Meet Alexander Remke (OSP Award 2013)


Alexander Remke
Alexander Remke

Who I am

I am a diploma student at the department of Physical Geography, Trier University (Germany). I work in the field of experimental rill erosion research. My main activity and diploma thesis focuses on terrestrial close-range-photogrammetry.

The awarded poster presents terrestrial photography as a method to identify sediment sources in eroding rills as an extension of the existing in-field rill experiments.

Motivation

Soil Erosion caused by water is, beneath human activity, one of the main causes for global soil loss. Especially water that is moving in rills seems to have a large fraction in the overall amount of lost soil. In order to assess this amount of eroded material, we set up a rill experiment, which is in use for about eight years now. Many parameters like shear strength, inclination, flow velocity were gathered before and during the rill experiment, but the exact places of the sediment sources were still unknown. Therefore a device (GNAG = Geländenahabtastgerät = short range surface sensoring device) was to be conceptualized that would enable us to identify these sources using terrestrial close-range-photogrammetry.

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As we could not find any literature concerning rill erosion and photogrammetry in close connection, we had to adapt the means of aerial photogrammetry to our ‘flight altitude’ of around one meter above ground. Several cameras and mountings were used and different software environments were tested.

Method and its Evolution

At an elementary stage, we decided that the simultaneous employment of two identical inexpensive cameras (‘stereo pictures’) would be more sensible than the repeated installation of one (expensive) digital single lens reflex (DSLR) camera. Despite that, we decided to take pictures with both camera systems in the first experiments for comparison purposes.

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In the end we found out that a push-rod mounting with a balljoint mounted on top of a tripod would be an affordable equipment. The balljoint is necessary to compensate the influences of the topography (inclination).

The software to be applied has to be highly adjustable, affordable and, in contrast to e.g. Leica photogrammetry suite, it has to be able to work without ground control points. Therefore, we decided to use an open-source product, VisualSFM, which contains the structure-from-motion-technology. This software is able to create a 3-D-point cloud out of the glut of images, which finally can be transformed into three-dimensional solids. With the help of the two solids that belong to each rill experiment (before experiment/after experiment), we are enabled to (a) estimate the differences in volume and (b) identify places were soil is detached and accumulated.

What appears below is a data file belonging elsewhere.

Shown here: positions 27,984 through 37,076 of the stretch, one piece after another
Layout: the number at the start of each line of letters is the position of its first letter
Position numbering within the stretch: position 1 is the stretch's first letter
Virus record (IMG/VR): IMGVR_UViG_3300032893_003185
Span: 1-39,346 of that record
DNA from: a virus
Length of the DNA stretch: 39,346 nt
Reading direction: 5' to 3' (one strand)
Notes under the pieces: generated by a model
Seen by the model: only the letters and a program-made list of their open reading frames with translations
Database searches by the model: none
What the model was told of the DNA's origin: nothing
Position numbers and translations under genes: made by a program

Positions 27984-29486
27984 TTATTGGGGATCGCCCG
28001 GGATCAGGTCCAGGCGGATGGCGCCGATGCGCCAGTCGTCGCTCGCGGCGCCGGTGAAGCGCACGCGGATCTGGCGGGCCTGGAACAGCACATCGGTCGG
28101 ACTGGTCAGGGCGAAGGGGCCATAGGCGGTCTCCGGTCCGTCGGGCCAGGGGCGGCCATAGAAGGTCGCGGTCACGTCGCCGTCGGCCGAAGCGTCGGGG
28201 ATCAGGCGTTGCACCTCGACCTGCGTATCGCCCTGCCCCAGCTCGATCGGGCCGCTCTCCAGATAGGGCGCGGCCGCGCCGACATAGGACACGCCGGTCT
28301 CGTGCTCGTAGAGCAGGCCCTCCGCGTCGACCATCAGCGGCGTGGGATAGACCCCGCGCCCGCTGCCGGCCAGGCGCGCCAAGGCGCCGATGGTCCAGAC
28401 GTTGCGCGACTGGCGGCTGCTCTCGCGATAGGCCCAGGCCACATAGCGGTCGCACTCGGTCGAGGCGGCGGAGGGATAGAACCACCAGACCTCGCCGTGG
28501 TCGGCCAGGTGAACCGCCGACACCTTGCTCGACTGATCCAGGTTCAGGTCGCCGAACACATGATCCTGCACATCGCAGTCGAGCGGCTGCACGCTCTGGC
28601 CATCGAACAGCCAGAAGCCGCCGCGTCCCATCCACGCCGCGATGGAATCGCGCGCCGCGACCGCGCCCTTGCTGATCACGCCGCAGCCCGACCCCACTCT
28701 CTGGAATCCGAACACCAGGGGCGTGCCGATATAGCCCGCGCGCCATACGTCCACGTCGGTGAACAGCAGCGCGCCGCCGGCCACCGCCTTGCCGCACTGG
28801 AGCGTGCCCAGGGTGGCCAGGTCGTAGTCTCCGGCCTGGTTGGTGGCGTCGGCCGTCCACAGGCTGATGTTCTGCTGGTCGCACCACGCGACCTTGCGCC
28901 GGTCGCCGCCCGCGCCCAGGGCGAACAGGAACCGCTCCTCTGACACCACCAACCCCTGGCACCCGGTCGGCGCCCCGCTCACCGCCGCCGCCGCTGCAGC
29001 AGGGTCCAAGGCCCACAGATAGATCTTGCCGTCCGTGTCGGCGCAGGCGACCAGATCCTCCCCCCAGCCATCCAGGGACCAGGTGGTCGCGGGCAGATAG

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In February/March 2013, several hundred pictures of three rills in Navarra/Spain were taken, afterwards 3-D-point clouds and resulting models have been computated. Our experience shows that rills having a length of about 20m are hard to computate because of the vast reconstruction time required. It also showed us that the use of a single DSLR is only reasonable in addition to the ‘stereo pictures’ made by the GNAG.

Conclusion

We will double the number of mounted cameras to systematically increase the number of camera positions. This will enable us to get the minimum overall number of indispensable images and simultaneously increase the quality of point clouds and resulting solids by ensuring a constant overlap between the picture sets.

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Papers

Wirtz, S.; Iserloh, T.; Rock, G.; Hansen, R.; Marzen, M.; Seeger, M.; Betz, S.; Remke, A.; Wengel, R.; Butzen, V.; Ries, J.B. (2012): Soil Erosion on Abandoned Land in Andalusia: A Comparison of Interrill- and Rill Erosion Rates. ISRN Soil Science, Volume 2012, Article ID 730870, 16p.
Wirtz, S.; Seeger, M.; Remke, A.; Wengel, R.; Wagner J.F.; Ries, J.B. (2013): Do deterministic sediment detachment and transport equations adequately represent the process-interactions in eroding rills? An experimental field study. Catena 101, 61-78. 

Coauthors

co authors

Johannes B. „Chef du tout“ Ries:

Prof. Dr. Johannes B. Ries is the driving force behind the whole erosion research programme at Trier University. His dedication convinces us to carry on experimental work even under sickening weather conditions.

Dr. Manuel „Troubleshooter“ Seeger:

No problem in the study area is big enough, not to be solved by Manuel within the shortest span of time. He is the person, who is constantly watching that all the different experiments are carried out in a way that ensures the possibility of connecting the results.

Dr. Stefan „The Rill“ Wirtz:

Stefan is inventor and permanent improver of the in-field rill-experiment. His “scary” kind of leadership encourages us to do an accurate job and he therefore usually delivers highly satisfactory results.

Olli “The Nerd” Gronz:

Olli is the man who is responsible for all endless tasks concerning computer and software. Without his skills, the structure-from-motion-project would have suffered from much more delay. He won’t ever be found out in the field because of his aversion of dust and dirt.

Kerstin “Sponge” Becker:

Faster than Google, Kerstin instantly knows where to find all kinds of files, things and instruments. For approximately half a year, she is all smiles and graces and therefore now an indispensable member of our little rill-erosion-research group.

Meet Alex

  • E-mail: remk5101@uni-trier.de
  • Dpt. of Physical Geography, FB VI — Geography/Geosciences, Trier University, Campus II, Behringstr., D-54286 Trier, Germany
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